have us impose is inappropriate when considering a motion to
On this point, the dissent believes that we should hold
Trzaska to a higher standard because he is an attorney.
Dissent at 9. It cites to Tartaglia v. UBS PaineWebber Inc.,
961 A.2d 1167 (N.J. 2008), for this assertion. Tartaglia dealt
with a claim brought under Pierce v. Ortho Pharmaceutical
Corporation, 417 A.2d 505 (N.J. 1980), which created the
common-law antecedent to CEPA. In Tartaglia, the plaintiff
sought relief from wrongful termination following whistleblowing
of her employer’s own ethical violations. The New
Jersey Supreme Court determined that the plaintiff, an
attorney who internally complained about her employer’s
RPC violation, was held to a “higher standard” of
demonstrating an actual RPC violation occurred (as opposed
to a reasonable belief that one occurred) because, as an
attorney, she was more knowledgeable about the RPCs and
under them was obligated to report another’s violation.
Tartaglia, 961 A.2d at 1184-85. That case does not apply to
what is before us: it dealt with an attorney-employer’s own
RPC violations (ours does not); a Pierce whistle-blowing
Trzaska’s amended complaint makes allegations that
are hardly cosmetic. Hence he has sufficiently pled a CEPA
claim, and that claim should not be dismissed at this stage in
the litigation.
C. L’Oréal, S.A.’s Motion to Dismiss
L’Oréal, S.A. filed a motion to dismiss Trzaska’s
appeal as to it because Trzaska did not initially file a notice of
appeal as required by Federal Rule of Appellate Procedure
3(c)(1)(B). Specifically, L’Oréal USA and L’Oréal, S.A. are
two separate defendants, they have separate counsel, and they
each filed separate motions to dismiss Trzaska’s complaint on
different grounds. The District Court dismissed the complaint
against L’Oréal USA for the reasons stated above and, in a
companion order issued the same day, denied as moot
L’Oréal, S.A.’s motion to dismiss for improper service and
instead dismissed Trzaska’s complaint against it for the same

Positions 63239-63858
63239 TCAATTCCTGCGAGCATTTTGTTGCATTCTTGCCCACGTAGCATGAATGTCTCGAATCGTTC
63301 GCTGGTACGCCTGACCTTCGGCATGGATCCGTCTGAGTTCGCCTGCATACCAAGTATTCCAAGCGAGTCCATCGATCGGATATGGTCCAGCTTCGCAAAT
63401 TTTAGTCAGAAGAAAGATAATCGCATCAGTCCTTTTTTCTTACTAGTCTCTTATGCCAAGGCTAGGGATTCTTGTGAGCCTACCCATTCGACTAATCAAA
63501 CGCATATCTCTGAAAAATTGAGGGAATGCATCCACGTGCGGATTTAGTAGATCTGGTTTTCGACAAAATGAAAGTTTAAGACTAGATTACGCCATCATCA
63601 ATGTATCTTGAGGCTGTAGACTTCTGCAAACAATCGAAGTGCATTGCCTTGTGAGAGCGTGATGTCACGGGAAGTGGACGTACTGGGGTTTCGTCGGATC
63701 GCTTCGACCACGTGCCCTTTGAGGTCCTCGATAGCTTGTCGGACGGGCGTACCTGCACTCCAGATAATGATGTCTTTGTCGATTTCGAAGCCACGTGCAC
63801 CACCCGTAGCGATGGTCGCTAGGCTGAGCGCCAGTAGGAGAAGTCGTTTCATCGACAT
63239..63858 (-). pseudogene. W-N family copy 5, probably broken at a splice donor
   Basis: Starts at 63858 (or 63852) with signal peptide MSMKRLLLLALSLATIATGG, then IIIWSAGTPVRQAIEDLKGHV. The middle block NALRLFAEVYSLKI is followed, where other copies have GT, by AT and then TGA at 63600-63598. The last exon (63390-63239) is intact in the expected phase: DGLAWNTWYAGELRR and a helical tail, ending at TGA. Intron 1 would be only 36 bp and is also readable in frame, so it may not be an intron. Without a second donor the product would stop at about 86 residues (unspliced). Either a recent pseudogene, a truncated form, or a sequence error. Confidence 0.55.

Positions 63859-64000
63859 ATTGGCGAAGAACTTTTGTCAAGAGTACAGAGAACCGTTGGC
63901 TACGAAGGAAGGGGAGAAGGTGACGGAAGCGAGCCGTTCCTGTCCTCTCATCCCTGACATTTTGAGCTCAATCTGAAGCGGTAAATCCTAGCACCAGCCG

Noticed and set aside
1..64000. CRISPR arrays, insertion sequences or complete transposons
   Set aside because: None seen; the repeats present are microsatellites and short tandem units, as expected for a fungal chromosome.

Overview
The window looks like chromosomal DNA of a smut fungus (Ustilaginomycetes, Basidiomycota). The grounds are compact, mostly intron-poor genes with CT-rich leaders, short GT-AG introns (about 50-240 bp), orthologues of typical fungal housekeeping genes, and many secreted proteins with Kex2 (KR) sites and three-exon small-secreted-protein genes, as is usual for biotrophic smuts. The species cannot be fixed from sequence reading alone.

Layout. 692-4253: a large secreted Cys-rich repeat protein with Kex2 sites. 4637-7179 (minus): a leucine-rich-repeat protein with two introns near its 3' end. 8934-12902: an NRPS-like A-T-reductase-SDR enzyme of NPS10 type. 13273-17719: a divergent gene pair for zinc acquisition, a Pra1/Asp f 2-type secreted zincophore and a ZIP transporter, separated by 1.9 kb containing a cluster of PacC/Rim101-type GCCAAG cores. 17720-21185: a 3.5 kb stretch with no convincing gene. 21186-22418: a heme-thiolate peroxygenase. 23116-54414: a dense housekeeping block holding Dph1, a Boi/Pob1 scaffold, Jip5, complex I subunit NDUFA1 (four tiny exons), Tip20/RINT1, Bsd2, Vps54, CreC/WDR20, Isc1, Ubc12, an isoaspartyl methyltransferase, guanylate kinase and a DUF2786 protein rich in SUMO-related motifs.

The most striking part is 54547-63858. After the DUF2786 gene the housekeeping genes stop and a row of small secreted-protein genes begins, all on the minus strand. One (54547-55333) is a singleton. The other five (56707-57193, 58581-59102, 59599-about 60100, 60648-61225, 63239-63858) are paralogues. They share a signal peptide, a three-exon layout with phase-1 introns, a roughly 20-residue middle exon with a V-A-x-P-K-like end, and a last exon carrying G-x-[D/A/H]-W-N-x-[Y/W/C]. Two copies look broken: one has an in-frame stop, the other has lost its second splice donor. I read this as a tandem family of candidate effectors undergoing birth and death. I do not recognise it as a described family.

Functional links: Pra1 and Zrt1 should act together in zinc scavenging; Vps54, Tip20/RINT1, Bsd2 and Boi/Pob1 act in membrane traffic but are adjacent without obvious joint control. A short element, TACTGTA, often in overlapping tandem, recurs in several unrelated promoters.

reasons the Court gave in dismissing the complaint against
L’Oréal USA. Trzaska only attached to his notice of appeal
the order that dismissed his complaint as to L’Oréal USA.
A notice of appeal must specify the “judgment, order,
or part thereof being appealed.” Fed. R. App. P. 3(c)(1)(B).
However, “[t]his court will exercise appellate jurisdiction
over orders that are not specified in the notice of appeal
where: (1) there is a connection between the specified and
unspecified orders; (2) the intention to appeal the unspecified
order is apparent; and (3) the opposing party is not prejudiced

claim regarding that violation (ours does not); and a claim
that has a statutory corollary in N.J. Stat. Ann. § 34:19-3(a)
(which we have noted above Trzaska has not sufficiently pled
as stated in his complaint, as opposed to his claims under §
and has a full opportunity to brief the issues.” Polonski v.
Trump Taj Mahal Assocs., 137 F.3d 139, 144 (3d. Cir. 1998)
(citations omitted). In this vein, “our jurisprudence liberally
construes notices of appeal.” Sulima v. Tobyhanna Army
Depot, 602 F.3d 177, 184 (3d Cir. 2010) (quotations omitted).
The Polonski factors point to our jurisdiction. No
doubt there is a connection between the specified and
unspecified orders; they were issued the same day and relied
exclusively on the same opinion. Given that Trzaska sought
appellate review of that opinion, it is easy to infer his
intention to appeal both orders that relied on it in dismissing
his entire complaint against both defendants. Finally,
L’Oréal, S.A. has failed to demonstrate how it has been
prejudiced and has not had a full opportunity to brief the
issues. The Clerk of Court sent notice of the appeal to
L’Oréal, S.A.’s counsel shortly after it was filed requesting
that he enter his appearance. L’Oréal, S.A. then waited five
months to file its motion to dismiss the appeal. Most
importantly, L’Oréal, S.A. has had a full opportunity to brief
the issues, which it has done. Therefore, because of the
connection between the orders, Trzaska’s inferred intent to
appeal both of them, and the lack of prejudice to L’Oréal,
S.A., we deny L’Oréal, S.A.’s motion to dismiss the appeal.

Outcome: An instruction, coercion, or threat by an employer that
would result in the disregard of obligatory ethical standards of
one’s profession violates a clear mandate of public policy
within the meaning of CEPA. Under it, an employee cannot
be terminated for refusing to engage in conduct in which he
or she is prohibited from engaging. We therefore reverse the
District Court’s dismissal and remand the case for further
proceedings without dismissing Trzaska’s appeal as to
L’Oréal, S.A.

Plaintiff's Experts:

Defendant's Experts:


Home | Add Attorney | Add Expert | Add Court Reporter | Sign In
Find-A-Lawyer By City | Find-A-Lawyer By State and City | Articles | Recent Lawyer Listings
Verdict Corrections | Link Errors | Advertising | Editor | Privacy Statement
© 1996-2018 MoreLaw, Inc. - All rights reserved.